A Talk with Bedroom Pop Artist Katzù Oso During His First Headlining Tour

BY Holly Grace Jamili

Bedroom pop artist and hopeless romantic Katzù Oso spills about the creation of his name, his new wave of 80’s-inspired music, and his future project release right before he kicked off his first headlining tour in SoCal.

PHOTO: Holly Grace Jamili / BLENDED

PHOTO: Holly Grace Jamili / BLENDED

Katzù Oso — real name Paul Hernandez — has been through the DIY music scene with his rebirth of 80’s pop music. His hollow synthesized beats and cheesy ballads have landed him opportunities to share a stage with artists like The Marías, Cuco, BROCKHAMPTON, and Tyler, the Creator. Now, he is headlining his own mini SoCal tour with openers Sara King and Yungatita in the cities of Santa Ana and Los Angeles. Before doors opened for his July 20 show at The Roxy, Katzu Oso spared some time to converse with BLENDED’s Holly Grace Jamili, where he opened up about the creation of his stage name, his 80’s musical renaissance, and his future project release.

I heard in your interview on “The Lunch Table” that your name “Katzu Oso” came to you naturally, since you wanted something eye-catching. What were the other names on your list that you had thought about?

Oh my god. Honestly, like the word “Katzu” was there, but there wasn’t a “t” at first. It was like — I was thinking “Kazu” and I was thinking like “Usu Kazu” and then I was like “This just doesn’t ring right” but then I wrote it down and I was like “Katzu...Oso” and it looked weird so then I added the accent and it looked cool, so then I just kept it.

You just had your Santa Ana show last night and now, you’re doing a Los Angeles show. How has the vibe been different here in your home area compared to your shows in other venues?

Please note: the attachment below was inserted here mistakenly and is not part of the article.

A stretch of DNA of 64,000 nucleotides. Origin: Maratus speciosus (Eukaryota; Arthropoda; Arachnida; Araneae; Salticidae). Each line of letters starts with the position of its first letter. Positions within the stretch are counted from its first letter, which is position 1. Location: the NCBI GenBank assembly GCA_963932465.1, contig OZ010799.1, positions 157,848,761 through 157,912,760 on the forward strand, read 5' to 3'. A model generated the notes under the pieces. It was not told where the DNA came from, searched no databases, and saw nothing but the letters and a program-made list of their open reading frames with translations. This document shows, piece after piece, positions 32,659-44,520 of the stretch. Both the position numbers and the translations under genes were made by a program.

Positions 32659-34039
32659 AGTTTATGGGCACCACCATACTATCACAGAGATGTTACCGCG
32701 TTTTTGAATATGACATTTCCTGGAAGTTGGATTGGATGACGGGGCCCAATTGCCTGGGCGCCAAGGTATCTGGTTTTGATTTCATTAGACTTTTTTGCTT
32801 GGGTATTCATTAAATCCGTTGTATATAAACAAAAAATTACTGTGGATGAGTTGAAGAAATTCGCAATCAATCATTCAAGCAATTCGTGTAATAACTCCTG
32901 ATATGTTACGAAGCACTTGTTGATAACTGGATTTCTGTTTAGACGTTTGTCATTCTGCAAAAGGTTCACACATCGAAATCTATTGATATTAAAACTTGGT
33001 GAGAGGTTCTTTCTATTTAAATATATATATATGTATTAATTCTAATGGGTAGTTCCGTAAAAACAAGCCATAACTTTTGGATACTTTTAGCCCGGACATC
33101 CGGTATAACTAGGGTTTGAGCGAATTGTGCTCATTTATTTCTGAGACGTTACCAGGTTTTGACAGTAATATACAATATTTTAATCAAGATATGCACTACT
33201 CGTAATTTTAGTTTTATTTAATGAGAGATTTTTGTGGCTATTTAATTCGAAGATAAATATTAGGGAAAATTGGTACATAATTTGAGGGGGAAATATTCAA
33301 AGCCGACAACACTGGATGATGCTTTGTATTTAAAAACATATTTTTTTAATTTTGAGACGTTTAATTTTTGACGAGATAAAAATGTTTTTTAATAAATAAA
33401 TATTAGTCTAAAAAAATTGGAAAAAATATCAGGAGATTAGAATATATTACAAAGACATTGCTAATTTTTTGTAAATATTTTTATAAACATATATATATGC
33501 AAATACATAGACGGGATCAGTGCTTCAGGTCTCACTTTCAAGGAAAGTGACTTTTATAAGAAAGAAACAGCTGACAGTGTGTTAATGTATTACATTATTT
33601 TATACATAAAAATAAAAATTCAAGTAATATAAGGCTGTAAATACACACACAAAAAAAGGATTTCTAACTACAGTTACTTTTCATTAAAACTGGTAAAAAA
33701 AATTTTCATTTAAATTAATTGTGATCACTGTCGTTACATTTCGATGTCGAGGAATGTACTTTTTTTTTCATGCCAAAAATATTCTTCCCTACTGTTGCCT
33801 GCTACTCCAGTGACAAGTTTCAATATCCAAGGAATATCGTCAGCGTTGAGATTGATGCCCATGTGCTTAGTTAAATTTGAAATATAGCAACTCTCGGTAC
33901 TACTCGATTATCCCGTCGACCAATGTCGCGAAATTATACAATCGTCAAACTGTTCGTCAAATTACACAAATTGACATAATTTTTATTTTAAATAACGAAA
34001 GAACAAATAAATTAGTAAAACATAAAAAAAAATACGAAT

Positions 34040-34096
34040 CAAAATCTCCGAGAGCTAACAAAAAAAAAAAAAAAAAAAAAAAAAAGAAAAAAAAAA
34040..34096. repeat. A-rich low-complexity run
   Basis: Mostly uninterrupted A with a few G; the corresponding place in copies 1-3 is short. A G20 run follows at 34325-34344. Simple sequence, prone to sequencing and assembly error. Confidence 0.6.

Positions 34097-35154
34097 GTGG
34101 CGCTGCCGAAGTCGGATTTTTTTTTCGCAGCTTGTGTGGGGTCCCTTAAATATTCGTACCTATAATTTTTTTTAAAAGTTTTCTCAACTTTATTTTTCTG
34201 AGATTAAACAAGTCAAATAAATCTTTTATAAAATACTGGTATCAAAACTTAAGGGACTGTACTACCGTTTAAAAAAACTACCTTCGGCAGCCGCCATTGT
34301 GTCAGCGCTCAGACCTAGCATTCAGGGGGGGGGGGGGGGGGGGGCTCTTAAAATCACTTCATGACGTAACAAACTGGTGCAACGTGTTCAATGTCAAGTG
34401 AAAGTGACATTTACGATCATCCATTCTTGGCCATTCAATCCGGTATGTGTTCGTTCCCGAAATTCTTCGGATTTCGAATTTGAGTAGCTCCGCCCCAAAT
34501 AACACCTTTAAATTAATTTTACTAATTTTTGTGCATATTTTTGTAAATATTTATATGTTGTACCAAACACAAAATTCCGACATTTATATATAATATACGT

I haven’t even experienced tonight so I don’t even know what to expect. But yesterday was really cool. The energy was crazy. Like I wasn’t expecting the whole dance floor to be dancing as soon as the first song went on, so I was just tripping out. It was so really cool too, because I played [Santa Ana The Observatory] before to like 30 people, so to see it 200 and something people there — it was fucking cool. The whole show last night was crazy.

PHOTO: Holly Grace Jamili / BLENDED

PHOTO: Holly Grace Jamili / BLENDED

Happy 1-year anniversary of your first EP Pastel! What has changed in your life upon the release to now?

It’s put me in contact with so many people that I never thought my music would reach. It’s influenced a lot of people. Seeing all the messages that I get of people saying how much this song means to them or how much the whole project means to them. It just makes me want to keep doing this. Like, I was so close to giving up and I don’t know… life happens. 

It’s one of those things where if you tell your parents,  “Imma go to school for music.” They’ll be like “Nah, what’s your Plan B?” Same goes for any art like photography, you know, fashion — it’s all the same sense until you work hard and you just gotta have your eye on the prize. Not “the prize,” but your eye on what you want. You know? You have to know what you want. 

Because if you go in there not knowing what you want, it’s a mess.

The music you create is extremely unique with its bouncy sound. What name would you give the genre of music that you make?